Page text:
Lately it seems that I have been surrounded by people whose children are newly diagnosed with autism. Talking them through the days ahead brings back memories of what it was like for us.
Autism is an all-consuming disorder and when your children are young and you are dredging your way through those early years, wondering what the future is going to be like, there isn’t a lot of time to come up for air.
Here are a few things you can do to support someone who has a child on the autism spectrum:
1. Ask what they need. Running errands with a child with autism is very difficult. They are often overwhelmed in public places. I left many a full grocery cart in the store when my daughter was growing up because she just could not make it through the rest of the trip. If you are running anywhere, the dry cleaners, the grocery store, the pharmacy, call and see if they need anything. Ask often. It may take them a while to get comfortable with your offer before they give in and let you do it.
2. Invite them to your house, on a play date, anywhere. Having a child with autism is very isolating. He or she is usually not the playmate other children their age choose. They get overlooked and, in turn, their moms do too. Do you know who the best teacher is for a child with autism? A child without. Even if they come over and the child with autism is only interested in your heater vents and your kitchen sink, invite them again. If a play date doesn’t seem like it would work for whatever reason, ask the mom out for coffee or a glass (or bottle) of wine. She needs your company and a night out, more than she even knows.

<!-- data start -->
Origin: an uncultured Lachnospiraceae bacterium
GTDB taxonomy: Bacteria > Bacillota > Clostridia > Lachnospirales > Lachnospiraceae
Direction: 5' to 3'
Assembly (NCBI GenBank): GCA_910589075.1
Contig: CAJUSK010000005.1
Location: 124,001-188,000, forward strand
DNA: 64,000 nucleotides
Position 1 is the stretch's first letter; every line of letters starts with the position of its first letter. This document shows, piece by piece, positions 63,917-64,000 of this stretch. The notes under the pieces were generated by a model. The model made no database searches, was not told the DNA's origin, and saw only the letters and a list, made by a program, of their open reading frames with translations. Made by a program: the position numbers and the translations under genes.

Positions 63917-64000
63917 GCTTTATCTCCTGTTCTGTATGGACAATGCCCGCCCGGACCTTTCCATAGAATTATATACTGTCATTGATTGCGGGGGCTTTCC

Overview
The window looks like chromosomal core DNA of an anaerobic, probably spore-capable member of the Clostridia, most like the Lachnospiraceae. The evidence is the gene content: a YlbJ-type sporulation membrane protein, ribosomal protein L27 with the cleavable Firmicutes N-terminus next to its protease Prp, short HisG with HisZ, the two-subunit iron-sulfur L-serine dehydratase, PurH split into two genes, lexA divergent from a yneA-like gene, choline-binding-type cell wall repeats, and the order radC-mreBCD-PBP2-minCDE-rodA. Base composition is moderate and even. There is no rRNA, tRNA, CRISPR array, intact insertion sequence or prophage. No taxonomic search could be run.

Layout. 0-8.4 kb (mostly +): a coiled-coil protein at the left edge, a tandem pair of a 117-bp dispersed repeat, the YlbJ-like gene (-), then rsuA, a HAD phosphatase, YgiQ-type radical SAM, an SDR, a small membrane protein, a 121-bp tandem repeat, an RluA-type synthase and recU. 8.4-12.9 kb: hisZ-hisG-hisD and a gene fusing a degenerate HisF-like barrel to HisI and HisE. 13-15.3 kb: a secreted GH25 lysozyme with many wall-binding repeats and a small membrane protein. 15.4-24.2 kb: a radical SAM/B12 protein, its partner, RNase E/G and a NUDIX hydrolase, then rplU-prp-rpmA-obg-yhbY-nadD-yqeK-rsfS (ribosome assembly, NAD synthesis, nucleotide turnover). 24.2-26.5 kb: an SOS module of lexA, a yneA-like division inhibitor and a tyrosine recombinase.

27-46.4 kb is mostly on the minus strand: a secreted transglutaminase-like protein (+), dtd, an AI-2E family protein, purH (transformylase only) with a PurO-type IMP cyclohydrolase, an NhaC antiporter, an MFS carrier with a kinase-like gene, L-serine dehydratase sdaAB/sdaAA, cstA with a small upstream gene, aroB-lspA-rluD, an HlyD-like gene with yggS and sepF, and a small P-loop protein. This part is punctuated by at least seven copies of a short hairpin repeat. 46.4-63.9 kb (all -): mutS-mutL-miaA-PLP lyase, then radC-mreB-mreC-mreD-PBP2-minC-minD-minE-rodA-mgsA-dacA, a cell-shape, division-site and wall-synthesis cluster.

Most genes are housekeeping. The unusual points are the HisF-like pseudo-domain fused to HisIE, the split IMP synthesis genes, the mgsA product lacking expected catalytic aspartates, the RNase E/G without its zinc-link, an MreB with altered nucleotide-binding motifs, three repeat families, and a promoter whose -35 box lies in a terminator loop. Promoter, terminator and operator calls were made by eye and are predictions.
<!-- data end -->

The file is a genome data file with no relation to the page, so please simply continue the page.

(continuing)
3. Include them. Does your husband coach soccer? Are you a Girl Scout leader? Sunday school teacher? Friends with your daughter’s dance instructor? Invite them to join. Do whatever you can ahead of time to prepare others to be open and accepting to their child. Being out and about in the community is very difficult for families of children with autism. Many don’t get involved in activities for years because they are worried about how their child with handle the situation and how others will treat them. The best thing you can do is make sure they feel welcome and pave the way for them to join, making sure they feel supported and not judged.
So there is my list, all of the things that can make those early years a bit more bearable. And with only three things? It should be easy for you to pick one to try 😉
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